Sweeter than

Phonte and Nicolay of the Foreign Exchange are smooth and soulful — but that doesn't mean soft


PROFILE "I love singin', but I think I'mma call my solo album, 'Fuck That, Coretta ... These Niggas Thaink I'm Soft,'" tweeted Phonte Coleman. "Thoughts?"

The message appeared on the Southern rapper's Twitter page a day after our interview, when I asked him, "All your projects seem to have a smooth, soulful, almost smooth jazz kind of sound. What is it about that sound that appeals to you?"

While I don't know if my question prompted Phonte's subsequent post, it's clear that Leave It All Behind (Foreign Exchange Music), his 2008 album with Nicolay as the Foreign Exchange, charts new depths of mellowness. In person, Phonte is a hilarious, extremely un-PC wisecracker, as subscribers to his Twitter account (and, back in the Stone Age, his MySpace page) will confirm. However, Phonte's turn as sincere loverman simply explores a side of his personality already revealed in his work as one-third of Little Brother, the hip-hop group for which he remains best known.

For the moment, let's dispense with the clichés about smooth jazz and neo-soul, because that would distract from Leave It All Behind's lushly romantic longings. As one of the better hip-hop producers of the moment, Nicolay knows how to mix dynamic drum tracks — check the hard-stepping rhythm on "All or Nothing" — with sweet yet funky keyboard melodies. At his best, he makes beats filled with uncompromised beauty, from the airy blasts of "Daykeeper" to the clipped, jazz-fusion workout, "House of Cards." "I've always had a deep affinity with hip hop and R&B," says Nicolay, who has a formal music education and plays multiple instruments.

Meanwhile, Phonte has an unmistakably memorable tone, one well suited to the album's suite of tumultuous, make-up-to-break-up songs. Sometimes he flattens his voice too much, thinning it out. But he can carry a tune, and his harmonic style fits Nicolay's melody-rich sounds.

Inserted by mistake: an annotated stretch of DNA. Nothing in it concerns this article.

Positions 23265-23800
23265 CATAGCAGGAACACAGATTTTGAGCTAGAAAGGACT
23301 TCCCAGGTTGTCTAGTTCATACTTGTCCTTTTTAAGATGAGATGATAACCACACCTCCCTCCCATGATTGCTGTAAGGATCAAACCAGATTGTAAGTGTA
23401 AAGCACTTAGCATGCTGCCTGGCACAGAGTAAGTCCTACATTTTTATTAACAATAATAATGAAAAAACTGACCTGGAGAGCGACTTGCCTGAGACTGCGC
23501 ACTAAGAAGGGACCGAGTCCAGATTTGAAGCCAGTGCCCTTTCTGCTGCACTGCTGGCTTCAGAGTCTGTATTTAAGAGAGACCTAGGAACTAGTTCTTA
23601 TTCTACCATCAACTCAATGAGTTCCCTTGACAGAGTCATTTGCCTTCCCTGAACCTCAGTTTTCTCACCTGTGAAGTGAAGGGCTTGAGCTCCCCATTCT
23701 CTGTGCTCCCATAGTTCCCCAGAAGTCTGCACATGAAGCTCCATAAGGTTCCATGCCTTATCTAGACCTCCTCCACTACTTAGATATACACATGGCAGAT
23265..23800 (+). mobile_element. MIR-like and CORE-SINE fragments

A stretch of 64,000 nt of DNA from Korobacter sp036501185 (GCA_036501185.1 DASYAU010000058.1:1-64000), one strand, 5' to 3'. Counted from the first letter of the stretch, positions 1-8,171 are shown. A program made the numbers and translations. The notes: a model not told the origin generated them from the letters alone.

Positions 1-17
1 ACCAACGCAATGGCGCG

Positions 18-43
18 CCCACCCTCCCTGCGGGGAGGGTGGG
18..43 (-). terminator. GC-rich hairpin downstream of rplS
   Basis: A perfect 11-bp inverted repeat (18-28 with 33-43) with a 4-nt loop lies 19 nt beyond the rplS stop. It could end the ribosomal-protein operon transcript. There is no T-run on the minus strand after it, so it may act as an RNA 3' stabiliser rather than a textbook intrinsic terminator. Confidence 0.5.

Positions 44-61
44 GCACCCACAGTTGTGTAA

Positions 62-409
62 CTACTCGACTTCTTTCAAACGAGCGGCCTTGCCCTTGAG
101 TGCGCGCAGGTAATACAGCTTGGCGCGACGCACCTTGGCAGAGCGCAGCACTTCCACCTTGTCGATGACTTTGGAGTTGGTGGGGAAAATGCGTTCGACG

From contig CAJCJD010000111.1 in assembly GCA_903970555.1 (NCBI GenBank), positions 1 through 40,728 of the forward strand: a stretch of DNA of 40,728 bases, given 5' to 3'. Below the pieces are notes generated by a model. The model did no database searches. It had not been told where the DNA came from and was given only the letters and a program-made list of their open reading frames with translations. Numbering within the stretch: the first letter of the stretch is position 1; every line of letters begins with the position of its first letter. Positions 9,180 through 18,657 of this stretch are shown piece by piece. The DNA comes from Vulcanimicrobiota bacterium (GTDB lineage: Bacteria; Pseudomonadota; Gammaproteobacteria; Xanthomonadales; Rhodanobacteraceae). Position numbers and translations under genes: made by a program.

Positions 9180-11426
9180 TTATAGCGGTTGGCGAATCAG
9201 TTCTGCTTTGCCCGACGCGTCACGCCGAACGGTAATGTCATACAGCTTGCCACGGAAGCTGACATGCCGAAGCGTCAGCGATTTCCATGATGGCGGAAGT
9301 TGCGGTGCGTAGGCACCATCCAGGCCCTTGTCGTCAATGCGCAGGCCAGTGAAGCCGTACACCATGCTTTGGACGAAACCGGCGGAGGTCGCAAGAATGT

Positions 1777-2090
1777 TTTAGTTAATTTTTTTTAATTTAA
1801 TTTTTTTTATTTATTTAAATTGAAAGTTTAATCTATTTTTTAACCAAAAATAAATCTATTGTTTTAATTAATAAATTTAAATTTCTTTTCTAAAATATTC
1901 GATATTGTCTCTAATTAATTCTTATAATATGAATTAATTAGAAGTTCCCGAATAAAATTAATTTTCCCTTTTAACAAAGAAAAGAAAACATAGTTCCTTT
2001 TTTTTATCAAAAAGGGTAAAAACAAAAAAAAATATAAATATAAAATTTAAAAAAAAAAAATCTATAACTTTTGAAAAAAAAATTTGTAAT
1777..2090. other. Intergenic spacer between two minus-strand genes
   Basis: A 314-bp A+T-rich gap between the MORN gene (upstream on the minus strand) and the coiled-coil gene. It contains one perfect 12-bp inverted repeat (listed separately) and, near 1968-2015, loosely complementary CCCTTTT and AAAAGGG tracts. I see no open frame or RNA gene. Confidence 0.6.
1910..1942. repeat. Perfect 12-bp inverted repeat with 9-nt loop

Phonte says, "I did grow up singing in church, as did most black kids in the South. With a Christian grandma, you really didn't have no muthafuckin' choice. [But] I didn't really start taking it seriously until 2005." Once he did, he adds, "I started developing my voice, doing vocal exercises, taking piano lessons and doing voice lessons, little stuff like that." With Little Brother, he mostly stuck to hooks and elaborate chitlin' circuit in-jokes like Percy Miracles. Leave It All Behind marks Phonte's formal singing debut.

Nicolay and Phonte met in 2002 on Okayplayer.com's message board. Since Nicolay lived in the Netherlands and Phonte lived in Durham, N.C., the two collaborated virtually, sending tracks back and forth via the Internet. Released on U.K. major-indie BBE Music — and costarring Phonte's rap friends Tanya Morgan, the Justus League and Darien Brockington — the Foreign Exchange's 2004 debut Connected drew comparisons to The Listening, the 2003 debut by Phonte's other group Little Brother. Both albums sounded like down-home jam sessions, with backpack MCs blacking out in freestyle ciphers and sticking to a true-school aesthetic.

"We were trying to give the Foreign Exchange its own sound, rather than it being another Little Brother record," Nicolay says. "I've been more on the R&B side of things. That was only part of the equation with Connected, and it was much a bigger part of Leave It All Behind." It also helped that, with Little Brother disbanded (Phonte says they're "on hiatus"); Leave It All Behind focuses primarily on Nicolay and Phonte. (There are a few guests, chiefly rising L.A. artist Muhsinah.)

Nicolay, who recently moved to North Carolina with his wife and business partner, Aimee Flint, released Leave It All Behind through his independent company, Nicolay Music/The Foreign Exchange.

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